For example, the presence and/or power of a partial interferer can be determined by measurements between and/or during symbol transmissions and/or by decision-directed updates of these estimates. The interference correction value, q, can take into account the reliability of a partial interference power estimate. For instance, p can be set close to or at zero if an interference power measurement is thought to be inaccurate, and p can be set close to or at one when there is high confidence in this estimate.
It should be noted that to the extent the interference correction factor, q, and in particular the relatively constant considerations, c, are inherent to or derived from various components of the system 100, the dynamic partial interference estimator 118 could be considered “part of” one or more of those components. For example, the dynamic partial interference estimator 118 could be considered “part of” the demodulator/demapper 116.
Depending upon the implementation and/or embodiment, the presence and/or power of a partial interferer can be inferred by measurements such as EVM or packet error rate per subchannel in an OFDM system. Advantageously, for systems where the receiver of the signal being partially interfered with and the partially interfering signal are co-located, such as is possible for an 802.11 receiver and a frequency hopping (FH) BT receiver, the partial interferer's receiver can inform the receiver of system 100 being interfered with of characteristics of the partial interference. 802.11 and BT make good examples because BT signals operate in the 2.4 GHz ISM band, and can cause significant interference to other signals operating in that band, including 802.11b, 802.11g and 802.11n signals. BT signals are narrowband (1 MHz) FH signals and their structure can be exploited by a decoder to mitigate the impact of BT interference on convolutionally-encoded or LDPC-encoded signals operating in the same frequency band, as is used in 802.11n systems. The techniques are applicable to ameliorating partial interference in other systems, too, such as by way of example but not limitation, cordless phone interference on Wifi systems, intermittent interference on Wifi and narrowband systems, subchannel interference in an OFDM mesh network, to name a few.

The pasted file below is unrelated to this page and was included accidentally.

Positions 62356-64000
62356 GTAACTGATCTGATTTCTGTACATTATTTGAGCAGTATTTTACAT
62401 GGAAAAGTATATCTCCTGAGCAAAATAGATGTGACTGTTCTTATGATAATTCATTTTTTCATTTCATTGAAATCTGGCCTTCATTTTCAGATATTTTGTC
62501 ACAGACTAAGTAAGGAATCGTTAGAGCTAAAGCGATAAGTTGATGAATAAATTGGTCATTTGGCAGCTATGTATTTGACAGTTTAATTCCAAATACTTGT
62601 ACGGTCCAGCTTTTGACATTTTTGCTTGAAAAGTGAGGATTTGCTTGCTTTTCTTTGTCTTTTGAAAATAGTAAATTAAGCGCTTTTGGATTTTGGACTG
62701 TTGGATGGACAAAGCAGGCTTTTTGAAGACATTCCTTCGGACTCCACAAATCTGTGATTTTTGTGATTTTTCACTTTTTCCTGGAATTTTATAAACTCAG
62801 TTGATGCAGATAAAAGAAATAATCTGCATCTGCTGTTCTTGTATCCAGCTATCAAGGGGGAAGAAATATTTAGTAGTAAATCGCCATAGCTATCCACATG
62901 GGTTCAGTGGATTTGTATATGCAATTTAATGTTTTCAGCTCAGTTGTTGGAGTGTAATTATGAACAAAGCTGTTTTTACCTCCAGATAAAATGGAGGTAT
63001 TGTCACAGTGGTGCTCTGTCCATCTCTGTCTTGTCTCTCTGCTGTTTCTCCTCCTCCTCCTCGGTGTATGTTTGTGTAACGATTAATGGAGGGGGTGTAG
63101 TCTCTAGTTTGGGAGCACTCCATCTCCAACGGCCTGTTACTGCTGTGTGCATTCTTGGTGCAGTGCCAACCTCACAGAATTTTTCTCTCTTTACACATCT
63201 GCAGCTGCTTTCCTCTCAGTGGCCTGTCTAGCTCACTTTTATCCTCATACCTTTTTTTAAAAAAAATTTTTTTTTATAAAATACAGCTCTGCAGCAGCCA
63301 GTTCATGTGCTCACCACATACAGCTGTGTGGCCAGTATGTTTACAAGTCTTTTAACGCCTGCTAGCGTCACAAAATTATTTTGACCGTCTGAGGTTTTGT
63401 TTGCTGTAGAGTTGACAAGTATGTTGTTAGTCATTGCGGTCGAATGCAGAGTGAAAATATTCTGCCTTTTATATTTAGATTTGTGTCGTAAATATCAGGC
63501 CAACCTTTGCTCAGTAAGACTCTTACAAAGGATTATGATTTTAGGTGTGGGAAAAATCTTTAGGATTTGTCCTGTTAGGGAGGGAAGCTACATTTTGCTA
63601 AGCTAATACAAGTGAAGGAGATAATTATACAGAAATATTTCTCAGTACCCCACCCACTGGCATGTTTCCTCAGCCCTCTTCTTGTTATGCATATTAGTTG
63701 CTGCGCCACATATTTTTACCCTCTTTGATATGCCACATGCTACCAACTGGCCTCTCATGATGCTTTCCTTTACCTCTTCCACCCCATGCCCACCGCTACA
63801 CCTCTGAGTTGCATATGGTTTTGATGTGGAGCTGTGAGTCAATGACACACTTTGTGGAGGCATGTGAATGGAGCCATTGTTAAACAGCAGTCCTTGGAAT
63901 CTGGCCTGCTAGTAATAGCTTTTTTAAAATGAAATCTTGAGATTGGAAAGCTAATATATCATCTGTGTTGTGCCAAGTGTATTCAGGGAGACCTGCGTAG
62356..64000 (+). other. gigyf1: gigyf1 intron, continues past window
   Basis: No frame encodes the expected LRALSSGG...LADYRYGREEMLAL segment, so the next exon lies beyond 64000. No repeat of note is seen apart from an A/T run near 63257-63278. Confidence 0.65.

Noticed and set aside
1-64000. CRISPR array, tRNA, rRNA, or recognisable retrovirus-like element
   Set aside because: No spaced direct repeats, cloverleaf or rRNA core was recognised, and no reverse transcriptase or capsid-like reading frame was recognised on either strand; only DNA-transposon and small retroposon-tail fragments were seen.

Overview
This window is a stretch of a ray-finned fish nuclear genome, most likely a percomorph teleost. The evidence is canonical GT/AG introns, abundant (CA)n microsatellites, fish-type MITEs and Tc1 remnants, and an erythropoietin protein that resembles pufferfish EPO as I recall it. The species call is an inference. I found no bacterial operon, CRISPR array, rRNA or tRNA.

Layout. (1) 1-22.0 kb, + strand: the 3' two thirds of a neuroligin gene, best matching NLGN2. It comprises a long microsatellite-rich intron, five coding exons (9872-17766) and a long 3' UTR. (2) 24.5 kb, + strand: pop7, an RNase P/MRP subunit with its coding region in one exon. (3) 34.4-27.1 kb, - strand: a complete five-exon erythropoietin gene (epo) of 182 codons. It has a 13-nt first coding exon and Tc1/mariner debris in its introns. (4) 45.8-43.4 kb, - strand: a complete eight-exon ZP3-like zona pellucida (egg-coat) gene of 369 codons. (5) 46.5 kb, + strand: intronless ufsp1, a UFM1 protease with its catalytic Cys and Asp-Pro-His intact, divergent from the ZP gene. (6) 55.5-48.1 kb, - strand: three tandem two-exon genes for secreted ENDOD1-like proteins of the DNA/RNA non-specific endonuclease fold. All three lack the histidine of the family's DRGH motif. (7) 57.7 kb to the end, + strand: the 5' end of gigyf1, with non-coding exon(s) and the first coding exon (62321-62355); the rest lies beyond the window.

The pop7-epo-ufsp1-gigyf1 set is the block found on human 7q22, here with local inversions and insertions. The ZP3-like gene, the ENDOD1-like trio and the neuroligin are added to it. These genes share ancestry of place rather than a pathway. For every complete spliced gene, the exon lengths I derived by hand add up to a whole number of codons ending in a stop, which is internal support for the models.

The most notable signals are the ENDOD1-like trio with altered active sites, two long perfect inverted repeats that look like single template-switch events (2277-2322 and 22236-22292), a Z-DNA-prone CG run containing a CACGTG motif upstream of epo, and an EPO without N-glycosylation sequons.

The partial interference characteristics correspond to σI 2 and q values associated with the partial interferer. In the 802.11/BT example, the σI 2 and q values can be based on the hopping pattern of the BT signal and the received power at the BT receiver. This is illustrated later with reference to the example of
When interference is not white Gaussian noise, generating soft information based on the effective noise σ2=σN 2+σI 2 is not necessarily optimal. It may be desirable to use information about the characteristics of the interference, including its power spectral density, to modify the values of σI 2 and q (or σI 2 (f,t,s) and q(f,t,s) for, e.g., an OFDM MIMO system) to achieve better performance. The characteristics of the interference signal may be learned via co-located receivers (as described later with reference to the example of
In the example of
The FH receiver 208 can also provide an interference correction value, q (not shown), associated with σI 2. Alternatively, the partial interferer input module 212 can derive q(f,t,s) from σI 2(f,t,s), which is provided by the FH receiver 208. In yet another alternative, σI 2(f,t,s) can be inherent in a signal received at the dynamic partial interference estimator 210, and the dynamic partial interference estimator 210 can derive σI 2(f,t,s) from the signal.